Bahá'í views on sin

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Bahá'ís consider humans to be naturally good, fundamentally spiritual beings. Human beings were created because of God's immeasurable love for us. However, the Bahá'í teachings compare the human heart to a mirror, which, if turned away from the light of the sun (i.e. God), is incapable of receiving God's love. It is only by turning unto God that the spiritual advancement can be made. In this sense, "sinning" is to follow the inclinations of one's own lower nature, to turn the mirror of one's heart away from God.

One of the main hindrances to spiritual development is the Bahá'í concept of the "insistent self" which is a self-serving inclination within all people. Bahá'ís interpret this to be the true meaning of Satan, often referred to in the Bahá'í Writings as "the Evil One".

Watch over yourselves, for the Evil One is lying in wait, ready to entrap you. Gird yourselves against his wicked devices, and, led by the light of the name of the All-Seeing God, make your escape from the darkness that surroundeth you. — Bahá'u'lláh [1]

This lower nature in humans is symbolized as Satan — the evil ego within us, not an evil personality outside. — `Abdu'l-Bahá [1]

The Bahá'í concept of God is both just and merciful. God is seen as being "He Who forgiveth even the most grievous of sins".[2] Bahá'ís are meant to refrain from focussing on the sins of others, and are meant to have a "sin-covering eye".[2] Bahá'ís are also forbidden to confess their sins to others in order to have their sins removed. Forgiveness is between a person and God alone, and is thus a very personal affair.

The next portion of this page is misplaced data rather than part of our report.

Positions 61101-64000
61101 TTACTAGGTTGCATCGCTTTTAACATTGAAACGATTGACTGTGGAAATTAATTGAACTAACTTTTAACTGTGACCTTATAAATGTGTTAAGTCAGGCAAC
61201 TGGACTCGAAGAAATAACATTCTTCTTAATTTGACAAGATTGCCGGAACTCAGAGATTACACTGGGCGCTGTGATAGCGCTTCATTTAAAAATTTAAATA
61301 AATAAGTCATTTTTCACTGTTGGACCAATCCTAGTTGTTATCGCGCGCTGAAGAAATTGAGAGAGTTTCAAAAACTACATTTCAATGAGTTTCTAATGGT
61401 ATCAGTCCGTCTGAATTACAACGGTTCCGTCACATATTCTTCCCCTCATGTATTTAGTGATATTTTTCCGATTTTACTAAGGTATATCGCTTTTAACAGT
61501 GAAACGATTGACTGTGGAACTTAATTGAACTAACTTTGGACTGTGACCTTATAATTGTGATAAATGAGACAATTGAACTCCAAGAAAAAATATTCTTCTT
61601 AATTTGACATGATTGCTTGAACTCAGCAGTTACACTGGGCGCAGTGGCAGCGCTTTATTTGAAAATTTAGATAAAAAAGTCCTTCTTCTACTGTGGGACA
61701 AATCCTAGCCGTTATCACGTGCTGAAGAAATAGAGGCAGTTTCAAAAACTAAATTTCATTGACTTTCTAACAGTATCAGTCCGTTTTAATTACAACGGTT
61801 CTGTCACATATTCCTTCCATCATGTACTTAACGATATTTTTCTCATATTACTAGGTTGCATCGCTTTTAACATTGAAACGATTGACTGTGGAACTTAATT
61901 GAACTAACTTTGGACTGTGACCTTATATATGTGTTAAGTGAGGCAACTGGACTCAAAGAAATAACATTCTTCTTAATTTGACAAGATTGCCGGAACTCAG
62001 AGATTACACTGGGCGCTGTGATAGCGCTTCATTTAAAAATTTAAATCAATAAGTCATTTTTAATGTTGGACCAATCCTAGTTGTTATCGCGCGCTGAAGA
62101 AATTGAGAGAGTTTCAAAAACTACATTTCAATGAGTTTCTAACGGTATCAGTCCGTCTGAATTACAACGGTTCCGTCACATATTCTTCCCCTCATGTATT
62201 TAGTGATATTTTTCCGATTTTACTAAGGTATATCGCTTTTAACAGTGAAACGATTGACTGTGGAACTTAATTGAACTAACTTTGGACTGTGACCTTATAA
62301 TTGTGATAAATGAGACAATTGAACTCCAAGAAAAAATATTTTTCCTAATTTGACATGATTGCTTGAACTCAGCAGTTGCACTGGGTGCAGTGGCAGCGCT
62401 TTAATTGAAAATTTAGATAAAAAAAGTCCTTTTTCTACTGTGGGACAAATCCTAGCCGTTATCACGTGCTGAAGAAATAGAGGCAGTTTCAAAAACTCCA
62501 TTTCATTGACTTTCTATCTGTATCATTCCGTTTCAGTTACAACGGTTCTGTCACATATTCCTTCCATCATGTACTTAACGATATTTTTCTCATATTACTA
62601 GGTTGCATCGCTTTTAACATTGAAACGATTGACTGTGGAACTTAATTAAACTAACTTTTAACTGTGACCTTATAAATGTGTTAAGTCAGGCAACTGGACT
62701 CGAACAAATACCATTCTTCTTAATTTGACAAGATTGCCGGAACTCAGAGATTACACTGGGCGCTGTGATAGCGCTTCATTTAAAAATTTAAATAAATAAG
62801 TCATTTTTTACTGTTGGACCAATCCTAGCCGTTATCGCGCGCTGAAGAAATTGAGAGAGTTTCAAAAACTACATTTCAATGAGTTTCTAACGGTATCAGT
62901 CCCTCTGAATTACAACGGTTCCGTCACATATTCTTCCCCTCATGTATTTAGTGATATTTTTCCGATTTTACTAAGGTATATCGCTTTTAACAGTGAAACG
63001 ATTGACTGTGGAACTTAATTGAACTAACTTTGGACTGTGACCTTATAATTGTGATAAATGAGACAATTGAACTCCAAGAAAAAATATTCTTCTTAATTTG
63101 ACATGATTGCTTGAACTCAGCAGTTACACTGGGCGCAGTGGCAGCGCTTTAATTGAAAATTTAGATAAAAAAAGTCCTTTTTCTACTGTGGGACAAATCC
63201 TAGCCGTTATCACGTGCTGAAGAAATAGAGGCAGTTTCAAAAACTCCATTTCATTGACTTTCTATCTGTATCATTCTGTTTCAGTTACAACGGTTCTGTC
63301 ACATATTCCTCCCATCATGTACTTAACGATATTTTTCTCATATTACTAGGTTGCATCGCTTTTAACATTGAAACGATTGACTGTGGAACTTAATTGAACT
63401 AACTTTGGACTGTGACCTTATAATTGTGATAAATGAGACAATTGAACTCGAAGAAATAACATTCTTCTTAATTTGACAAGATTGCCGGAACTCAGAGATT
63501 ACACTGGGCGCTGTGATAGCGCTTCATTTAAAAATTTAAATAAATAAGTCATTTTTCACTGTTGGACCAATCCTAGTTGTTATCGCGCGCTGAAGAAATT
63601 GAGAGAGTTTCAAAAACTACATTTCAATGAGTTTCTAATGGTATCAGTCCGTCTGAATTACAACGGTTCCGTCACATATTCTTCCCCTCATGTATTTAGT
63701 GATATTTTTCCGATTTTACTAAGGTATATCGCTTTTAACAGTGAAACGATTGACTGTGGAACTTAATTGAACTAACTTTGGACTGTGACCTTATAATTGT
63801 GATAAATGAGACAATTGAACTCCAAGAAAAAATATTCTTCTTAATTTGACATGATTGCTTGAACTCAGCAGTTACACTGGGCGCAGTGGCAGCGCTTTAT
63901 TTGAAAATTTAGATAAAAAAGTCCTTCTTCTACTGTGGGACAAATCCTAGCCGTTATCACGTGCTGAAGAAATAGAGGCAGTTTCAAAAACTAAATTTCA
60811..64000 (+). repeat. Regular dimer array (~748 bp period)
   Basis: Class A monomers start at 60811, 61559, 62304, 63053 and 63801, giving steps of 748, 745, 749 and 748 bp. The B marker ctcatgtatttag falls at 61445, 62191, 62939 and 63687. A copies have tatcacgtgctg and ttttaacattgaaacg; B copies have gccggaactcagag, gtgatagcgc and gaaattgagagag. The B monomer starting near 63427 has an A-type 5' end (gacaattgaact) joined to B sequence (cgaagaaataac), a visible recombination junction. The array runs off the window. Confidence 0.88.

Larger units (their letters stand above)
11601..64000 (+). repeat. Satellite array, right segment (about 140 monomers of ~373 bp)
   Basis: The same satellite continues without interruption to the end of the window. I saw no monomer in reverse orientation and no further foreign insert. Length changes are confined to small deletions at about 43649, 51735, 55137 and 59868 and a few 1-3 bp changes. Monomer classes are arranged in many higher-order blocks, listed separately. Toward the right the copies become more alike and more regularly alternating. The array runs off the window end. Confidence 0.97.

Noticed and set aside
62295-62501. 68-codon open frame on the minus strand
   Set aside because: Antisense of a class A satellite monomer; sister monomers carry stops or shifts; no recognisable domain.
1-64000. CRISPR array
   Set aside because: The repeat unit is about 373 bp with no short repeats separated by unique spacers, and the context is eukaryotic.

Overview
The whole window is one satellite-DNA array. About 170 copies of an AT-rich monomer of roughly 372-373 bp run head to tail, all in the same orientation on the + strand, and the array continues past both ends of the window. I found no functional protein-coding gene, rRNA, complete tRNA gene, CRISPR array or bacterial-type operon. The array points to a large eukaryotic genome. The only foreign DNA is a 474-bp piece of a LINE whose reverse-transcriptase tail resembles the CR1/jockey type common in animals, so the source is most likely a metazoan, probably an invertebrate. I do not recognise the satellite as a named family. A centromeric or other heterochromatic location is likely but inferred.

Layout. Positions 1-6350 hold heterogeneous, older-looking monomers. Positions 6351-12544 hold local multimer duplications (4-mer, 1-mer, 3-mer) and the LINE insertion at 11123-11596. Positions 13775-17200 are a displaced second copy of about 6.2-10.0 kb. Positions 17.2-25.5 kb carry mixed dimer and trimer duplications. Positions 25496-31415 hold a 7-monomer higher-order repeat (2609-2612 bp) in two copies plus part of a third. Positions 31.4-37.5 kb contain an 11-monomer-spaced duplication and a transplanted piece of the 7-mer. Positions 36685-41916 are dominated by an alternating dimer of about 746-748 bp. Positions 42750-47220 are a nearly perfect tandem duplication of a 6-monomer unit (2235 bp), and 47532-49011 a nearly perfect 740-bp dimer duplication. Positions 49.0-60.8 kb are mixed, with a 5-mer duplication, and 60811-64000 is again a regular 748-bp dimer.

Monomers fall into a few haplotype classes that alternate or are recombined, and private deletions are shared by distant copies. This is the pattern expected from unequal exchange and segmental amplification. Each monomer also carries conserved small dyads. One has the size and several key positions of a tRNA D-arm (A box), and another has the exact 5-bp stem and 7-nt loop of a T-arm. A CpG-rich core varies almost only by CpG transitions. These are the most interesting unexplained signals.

Should anyone be afflicted by a sin, it behoveth him to repent thereof and return unto his Lord. He, verily, granteth forgiveness unto whomsoever He willeth, and none may question that which it pleaseth Him to ordain. He is, in truth, the Ever-Forgiving, the Almighty, the All-Praised. — Bahá'u'lláh [3]

Bahá'u'lláh taught that one should bring one's self to account each day, and be constantly concerned with self-improvement. Sin is an inevitable stumbling block, but it should not be allowed to halt one's spiritual progress. One should ask for forgiveness from God alone and then try to develop oneself through acquisition of virtues and communion with God (through prayer, fasting, meditation and other spiritual practices). There are many Bahá'í prayers for forgiveness of oneself, one's parents, and even the deceased. The Bahá'í Faith teaches that pardon can be obtained even in the afterlife and that deeds done in the name of the departed or wealth left by the departed for charity can benefit and advance their souls in the afterlife.

The Bahá'í Faith accepts the Biblical teaching that the sin against the Holy Spirit cannot be forgiven, in this world or the world to come.

The Prophets of God are manifestations for the lordly perfections - that is, the Holy Spirit is apparent in Them. If a soul remains far from the manifestation, he may yet be awakened; for he did not recognize the manifestation of the divine perfections. But if he loathe the divine perfections themselves - in other words, the Holy Spirit - it is evident that he is like a bat which hates the light. This detestation of the light has no remedy and cannot be forgiven - that is to say, it is impossible for him to come near unto God. This lamp is a lamp because of its light; without the light it would not be a lamp. Now if a soul has an aversion for the light of the lamp, he is, as it were, blind, and cannot comprehend the light; and blindness is the cause of everlasting banishment from God. — `Abdu'l-Bahá[4]

In the end, only God can decide who is forgiven and who is not.

See also[edit]

References[edit]

  1. ^ Bahá'í Reference Library - The Promulgation of Universal Peace, Pages 284-289
  2. ^ Bahá'í Reference Library - Directives from the Guardian, Pages 41-42
  3. ^ Bahá'í Reference Library - The Kitáb-i-Aqdas, Pages 34-49
  4. ^ Bahá'í Reference Library - The Explanation of Blasphemy against the Holy Spirit, Page 305